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Apple is reportedly pulling apps that share location data

Mariella Moon

Apple has reportedly started enforcing an App Store rule regarding location data more stringently. According 9to5mac, the tech giant has already removed a number of apps from the Store that share users' location to third parties without their explicit consent. In the letter it sent to the affected developers, Apple told them their applications didn't comply with Legal sections 5.1.1 and 5.1.2 of the App Store Review Guidelines. Those sections state that apps must not transmit "user location data to third parties without explicit consent from the user and for unapproved purposes."

Apple also told them they need to remove any code, framework or SDK used for location data collection and third-party sharing before their apps can be listed on the Store again. As 9to5mac noted, Cupertino has started cracking down on apps that violate its location data rules just before the EU's General Data Protection Regulation law takes effect on May 25th.

Other tech titans are also preparing for its implementation. Facebook, for instance, recently made its privacy policy easier to understand following the Cambridge Analytica scandal and will also ask users to review information on the way the website uses their data. Apple might have also started enforcing those specific sections in its guidelines after high-profile fiascos that involve user location, such as what happened to MoviePass. The subscription-based movie service's chief once proclaimed the company watches "how you drive from home to the movies." MoviePass quickly backtracked and ultimately removed the app's "unused" location features.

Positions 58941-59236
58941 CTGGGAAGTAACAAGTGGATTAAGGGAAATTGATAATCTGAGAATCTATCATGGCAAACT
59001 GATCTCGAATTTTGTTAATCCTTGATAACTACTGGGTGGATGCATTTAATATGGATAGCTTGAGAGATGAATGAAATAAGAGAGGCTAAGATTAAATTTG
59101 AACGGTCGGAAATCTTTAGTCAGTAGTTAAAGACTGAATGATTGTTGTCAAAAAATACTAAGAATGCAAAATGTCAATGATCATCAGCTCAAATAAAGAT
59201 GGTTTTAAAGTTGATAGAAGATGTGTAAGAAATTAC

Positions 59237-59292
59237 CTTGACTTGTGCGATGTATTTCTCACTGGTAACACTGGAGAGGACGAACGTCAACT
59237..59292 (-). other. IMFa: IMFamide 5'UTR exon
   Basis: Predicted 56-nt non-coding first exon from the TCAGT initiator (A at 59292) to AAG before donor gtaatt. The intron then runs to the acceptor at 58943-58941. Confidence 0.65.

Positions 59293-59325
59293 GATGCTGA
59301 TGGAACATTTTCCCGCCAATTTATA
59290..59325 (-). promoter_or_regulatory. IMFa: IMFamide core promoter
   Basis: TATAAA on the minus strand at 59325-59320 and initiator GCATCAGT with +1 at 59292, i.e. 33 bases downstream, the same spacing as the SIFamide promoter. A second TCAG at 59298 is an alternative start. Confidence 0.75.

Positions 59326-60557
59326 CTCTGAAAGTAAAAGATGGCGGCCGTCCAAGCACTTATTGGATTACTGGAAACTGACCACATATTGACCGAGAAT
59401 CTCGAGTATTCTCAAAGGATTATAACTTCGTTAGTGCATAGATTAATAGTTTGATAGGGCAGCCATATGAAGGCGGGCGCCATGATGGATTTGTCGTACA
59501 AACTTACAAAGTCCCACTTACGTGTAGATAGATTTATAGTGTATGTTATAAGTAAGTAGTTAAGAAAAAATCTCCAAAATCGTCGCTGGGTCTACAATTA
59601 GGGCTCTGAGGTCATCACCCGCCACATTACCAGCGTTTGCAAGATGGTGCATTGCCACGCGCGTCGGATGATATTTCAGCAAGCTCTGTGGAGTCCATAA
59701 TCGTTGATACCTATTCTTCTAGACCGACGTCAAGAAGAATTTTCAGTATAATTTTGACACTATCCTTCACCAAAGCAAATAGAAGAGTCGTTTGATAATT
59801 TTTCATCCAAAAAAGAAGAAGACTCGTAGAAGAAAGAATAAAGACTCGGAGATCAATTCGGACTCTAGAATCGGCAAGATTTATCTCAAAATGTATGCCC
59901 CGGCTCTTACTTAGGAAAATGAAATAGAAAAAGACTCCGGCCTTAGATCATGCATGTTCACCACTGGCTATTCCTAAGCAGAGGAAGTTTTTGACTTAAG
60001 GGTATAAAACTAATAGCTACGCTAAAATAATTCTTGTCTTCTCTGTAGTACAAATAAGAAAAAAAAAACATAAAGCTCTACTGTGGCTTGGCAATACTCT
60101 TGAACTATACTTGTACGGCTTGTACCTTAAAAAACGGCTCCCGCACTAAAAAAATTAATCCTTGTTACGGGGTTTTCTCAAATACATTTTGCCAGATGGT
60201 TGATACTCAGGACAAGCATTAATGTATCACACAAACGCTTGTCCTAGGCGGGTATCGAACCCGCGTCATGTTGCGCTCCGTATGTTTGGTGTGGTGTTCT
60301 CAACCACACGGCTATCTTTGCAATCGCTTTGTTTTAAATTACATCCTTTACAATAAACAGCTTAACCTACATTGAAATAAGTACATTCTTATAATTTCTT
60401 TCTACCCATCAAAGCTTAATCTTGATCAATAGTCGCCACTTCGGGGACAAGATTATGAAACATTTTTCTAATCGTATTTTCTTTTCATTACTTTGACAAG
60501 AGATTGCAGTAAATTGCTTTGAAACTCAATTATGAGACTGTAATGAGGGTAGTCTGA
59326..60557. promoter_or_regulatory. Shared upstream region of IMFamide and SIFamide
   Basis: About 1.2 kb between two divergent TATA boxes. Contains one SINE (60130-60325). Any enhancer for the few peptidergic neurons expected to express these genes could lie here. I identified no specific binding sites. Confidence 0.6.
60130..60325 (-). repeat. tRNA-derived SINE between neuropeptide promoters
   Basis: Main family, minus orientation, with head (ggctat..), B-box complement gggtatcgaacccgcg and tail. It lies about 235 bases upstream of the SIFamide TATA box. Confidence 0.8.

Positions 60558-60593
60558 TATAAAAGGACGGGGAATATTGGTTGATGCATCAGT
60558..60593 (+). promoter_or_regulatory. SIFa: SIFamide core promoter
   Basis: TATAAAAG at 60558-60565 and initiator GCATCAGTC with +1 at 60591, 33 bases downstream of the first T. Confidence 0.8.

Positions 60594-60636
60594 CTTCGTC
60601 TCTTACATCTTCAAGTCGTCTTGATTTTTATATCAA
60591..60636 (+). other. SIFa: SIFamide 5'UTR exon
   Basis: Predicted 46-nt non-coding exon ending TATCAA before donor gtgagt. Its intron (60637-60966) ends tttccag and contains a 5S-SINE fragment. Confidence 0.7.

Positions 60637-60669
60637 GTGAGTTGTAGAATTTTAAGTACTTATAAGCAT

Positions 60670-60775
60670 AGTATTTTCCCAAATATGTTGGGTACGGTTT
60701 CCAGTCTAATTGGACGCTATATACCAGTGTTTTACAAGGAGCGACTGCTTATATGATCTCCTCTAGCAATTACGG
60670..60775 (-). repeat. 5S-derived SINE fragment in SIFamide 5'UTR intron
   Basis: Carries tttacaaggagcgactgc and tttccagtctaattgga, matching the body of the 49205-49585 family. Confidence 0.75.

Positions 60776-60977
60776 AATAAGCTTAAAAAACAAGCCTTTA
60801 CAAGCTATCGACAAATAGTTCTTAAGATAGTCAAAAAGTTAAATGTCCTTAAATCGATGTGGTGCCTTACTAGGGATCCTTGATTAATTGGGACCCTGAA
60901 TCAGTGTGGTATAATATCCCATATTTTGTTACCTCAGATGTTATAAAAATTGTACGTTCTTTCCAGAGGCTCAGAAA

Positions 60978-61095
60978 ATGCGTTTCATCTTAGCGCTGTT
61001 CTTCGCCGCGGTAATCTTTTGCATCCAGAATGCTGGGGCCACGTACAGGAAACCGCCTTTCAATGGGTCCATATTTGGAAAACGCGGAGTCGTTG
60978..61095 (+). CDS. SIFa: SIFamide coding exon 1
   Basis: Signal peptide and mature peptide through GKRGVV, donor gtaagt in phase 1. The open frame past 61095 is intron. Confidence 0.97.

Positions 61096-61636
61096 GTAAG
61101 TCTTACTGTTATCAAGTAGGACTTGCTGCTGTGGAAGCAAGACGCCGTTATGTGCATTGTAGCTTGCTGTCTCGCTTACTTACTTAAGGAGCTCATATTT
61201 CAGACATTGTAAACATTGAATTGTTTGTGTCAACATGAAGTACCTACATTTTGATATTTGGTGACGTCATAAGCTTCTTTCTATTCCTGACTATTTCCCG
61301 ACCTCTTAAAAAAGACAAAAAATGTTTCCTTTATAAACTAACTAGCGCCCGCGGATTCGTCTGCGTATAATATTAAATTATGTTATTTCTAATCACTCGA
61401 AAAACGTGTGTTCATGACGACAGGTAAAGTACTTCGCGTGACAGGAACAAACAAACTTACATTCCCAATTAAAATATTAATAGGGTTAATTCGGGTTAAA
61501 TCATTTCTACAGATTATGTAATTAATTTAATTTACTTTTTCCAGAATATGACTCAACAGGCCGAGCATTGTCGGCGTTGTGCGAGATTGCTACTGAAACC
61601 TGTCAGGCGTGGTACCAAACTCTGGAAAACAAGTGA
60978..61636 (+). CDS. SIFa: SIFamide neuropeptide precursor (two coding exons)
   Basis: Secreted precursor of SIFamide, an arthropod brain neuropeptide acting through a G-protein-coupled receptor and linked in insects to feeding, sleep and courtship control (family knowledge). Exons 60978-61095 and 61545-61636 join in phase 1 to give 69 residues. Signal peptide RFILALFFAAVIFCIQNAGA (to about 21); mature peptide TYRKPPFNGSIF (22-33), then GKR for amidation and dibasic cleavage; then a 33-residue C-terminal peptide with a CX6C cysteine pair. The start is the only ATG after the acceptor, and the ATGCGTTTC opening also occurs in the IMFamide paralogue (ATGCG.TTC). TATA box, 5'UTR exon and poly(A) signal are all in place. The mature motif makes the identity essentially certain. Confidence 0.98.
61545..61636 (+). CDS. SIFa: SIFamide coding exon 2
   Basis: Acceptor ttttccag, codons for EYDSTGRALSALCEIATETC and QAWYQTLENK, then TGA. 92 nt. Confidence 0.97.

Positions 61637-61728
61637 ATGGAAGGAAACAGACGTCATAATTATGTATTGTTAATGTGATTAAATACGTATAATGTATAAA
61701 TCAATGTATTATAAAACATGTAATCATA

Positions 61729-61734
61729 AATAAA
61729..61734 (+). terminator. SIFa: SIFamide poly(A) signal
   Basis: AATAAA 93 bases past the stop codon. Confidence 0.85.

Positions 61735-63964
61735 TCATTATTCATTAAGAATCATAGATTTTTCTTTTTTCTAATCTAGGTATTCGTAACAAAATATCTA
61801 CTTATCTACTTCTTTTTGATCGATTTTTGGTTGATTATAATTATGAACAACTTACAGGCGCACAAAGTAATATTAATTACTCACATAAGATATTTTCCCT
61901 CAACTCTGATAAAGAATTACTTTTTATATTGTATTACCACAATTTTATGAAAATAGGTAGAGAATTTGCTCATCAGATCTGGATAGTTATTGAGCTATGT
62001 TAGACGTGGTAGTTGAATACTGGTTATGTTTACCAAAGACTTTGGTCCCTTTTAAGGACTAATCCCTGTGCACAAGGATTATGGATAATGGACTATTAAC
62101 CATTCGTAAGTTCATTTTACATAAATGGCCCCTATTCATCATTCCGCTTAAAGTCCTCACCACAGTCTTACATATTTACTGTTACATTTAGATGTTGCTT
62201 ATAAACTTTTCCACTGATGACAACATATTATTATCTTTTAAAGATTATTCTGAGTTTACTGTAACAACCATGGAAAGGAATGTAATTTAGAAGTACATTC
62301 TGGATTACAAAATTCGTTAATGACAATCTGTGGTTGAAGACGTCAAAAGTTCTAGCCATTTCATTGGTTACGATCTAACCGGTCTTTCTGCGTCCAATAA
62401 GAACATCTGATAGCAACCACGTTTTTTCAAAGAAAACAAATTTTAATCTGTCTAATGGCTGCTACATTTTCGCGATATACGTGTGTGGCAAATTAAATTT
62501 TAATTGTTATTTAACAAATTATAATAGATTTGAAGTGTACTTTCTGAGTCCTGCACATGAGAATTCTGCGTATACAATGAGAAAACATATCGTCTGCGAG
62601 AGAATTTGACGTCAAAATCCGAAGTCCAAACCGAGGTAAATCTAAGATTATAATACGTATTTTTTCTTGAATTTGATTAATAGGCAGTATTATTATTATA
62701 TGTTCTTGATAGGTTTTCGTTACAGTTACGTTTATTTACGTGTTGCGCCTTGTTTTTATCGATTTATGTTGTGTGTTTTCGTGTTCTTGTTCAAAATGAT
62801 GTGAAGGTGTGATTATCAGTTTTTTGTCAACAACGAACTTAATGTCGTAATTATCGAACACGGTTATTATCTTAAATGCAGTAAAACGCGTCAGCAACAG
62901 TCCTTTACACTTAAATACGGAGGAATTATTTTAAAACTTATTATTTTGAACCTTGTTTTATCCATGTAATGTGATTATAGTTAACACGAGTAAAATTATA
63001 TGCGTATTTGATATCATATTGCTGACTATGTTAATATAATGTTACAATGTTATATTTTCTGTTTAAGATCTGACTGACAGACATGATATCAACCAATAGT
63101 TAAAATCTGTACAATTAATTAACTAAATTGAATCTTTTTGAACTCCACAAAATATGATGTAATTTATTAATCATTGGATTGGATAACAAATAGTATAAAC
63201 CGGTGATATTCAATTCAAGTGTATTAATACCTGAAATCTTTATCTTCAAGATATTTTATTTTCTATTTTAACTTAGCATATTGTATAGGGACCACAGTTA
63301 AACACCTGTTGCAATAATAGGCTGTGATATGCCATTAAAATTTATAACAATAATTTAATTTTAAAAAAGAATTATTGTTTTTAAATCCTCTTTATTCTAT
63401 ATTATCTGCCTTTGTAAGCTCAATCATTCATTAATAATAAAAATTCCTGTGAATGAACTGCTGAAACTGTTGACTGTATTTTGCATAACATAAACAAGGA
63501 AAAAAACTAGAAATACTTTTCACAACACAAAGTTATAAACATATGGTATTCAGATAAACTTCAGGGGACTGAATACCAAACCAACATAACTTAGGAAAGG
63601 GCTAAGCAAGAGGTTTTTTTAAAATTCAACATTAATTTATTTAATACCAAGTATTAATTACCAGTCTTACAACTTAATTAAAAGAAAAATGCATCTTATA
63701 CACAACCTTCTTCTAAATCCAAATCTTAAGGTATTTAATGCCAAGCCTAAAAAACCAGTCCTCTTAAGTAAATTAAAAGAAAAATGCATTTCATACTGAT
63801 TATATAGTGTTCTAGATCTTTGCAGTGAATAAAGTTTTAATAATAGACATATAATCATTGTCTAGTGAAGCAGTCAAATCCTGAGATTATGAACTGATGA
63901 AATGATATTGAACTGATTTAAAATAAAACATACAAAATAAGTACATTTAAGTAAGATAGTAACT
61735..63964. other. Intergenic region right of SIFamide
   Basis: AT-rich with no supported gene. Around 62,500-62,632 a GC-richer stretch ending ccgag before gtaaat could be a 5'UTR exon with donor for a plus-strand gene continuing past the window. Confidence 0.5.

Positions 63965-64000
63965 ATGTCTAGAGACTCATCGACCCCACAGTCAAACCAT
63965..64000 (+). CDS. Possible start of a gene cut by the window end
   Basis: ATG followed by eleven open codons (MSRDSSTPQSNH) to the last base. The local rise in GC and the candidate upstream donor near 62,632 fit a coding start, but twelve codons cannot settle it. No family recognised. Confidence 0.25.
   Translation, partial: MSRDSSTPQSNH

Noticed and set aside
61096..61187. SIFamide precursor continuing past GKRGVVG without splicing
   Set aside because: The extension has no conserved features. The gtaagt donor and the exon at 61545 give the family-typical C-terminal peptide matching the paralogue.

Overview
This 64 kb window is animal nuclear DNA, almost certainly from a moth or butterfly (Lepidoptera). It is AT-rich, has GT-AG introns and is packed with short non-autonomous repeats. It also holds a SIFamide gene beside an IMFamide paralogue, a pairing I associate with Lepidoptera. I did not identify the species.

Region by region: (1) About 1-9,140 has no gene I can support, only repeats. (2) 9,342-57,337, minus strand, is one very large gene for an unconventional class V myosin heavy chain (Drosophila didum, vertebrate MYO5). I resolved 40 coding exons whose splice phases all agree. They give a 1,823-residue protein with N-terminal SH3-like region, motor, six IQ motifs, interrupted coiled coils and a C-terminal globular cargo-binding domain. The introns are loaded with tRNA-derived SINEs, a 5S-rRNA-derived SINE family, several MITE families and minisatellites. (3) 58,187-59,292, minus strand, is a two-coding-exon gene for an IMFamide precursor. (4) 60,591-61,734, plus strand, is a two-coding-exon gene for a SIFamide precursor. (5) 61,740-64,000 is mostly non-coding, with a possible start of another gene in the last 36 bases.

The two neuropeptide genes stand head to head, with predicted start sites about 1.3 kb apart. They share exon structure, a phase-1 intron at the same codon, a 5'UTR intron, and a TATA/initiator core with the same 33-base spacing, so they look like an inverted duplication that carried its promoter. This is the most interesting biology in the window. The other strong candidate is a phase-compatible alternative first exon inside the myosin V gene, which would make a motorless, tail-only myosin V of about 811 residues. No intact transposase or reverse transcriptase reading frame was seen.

Whether Apple is truly doing this to comply with GDPR is unclear -- we've reached out to the company and will update this post when we hear back.

You can see Apple's whole letter below:

9to5mac

  • This article originally appeared on Engadget.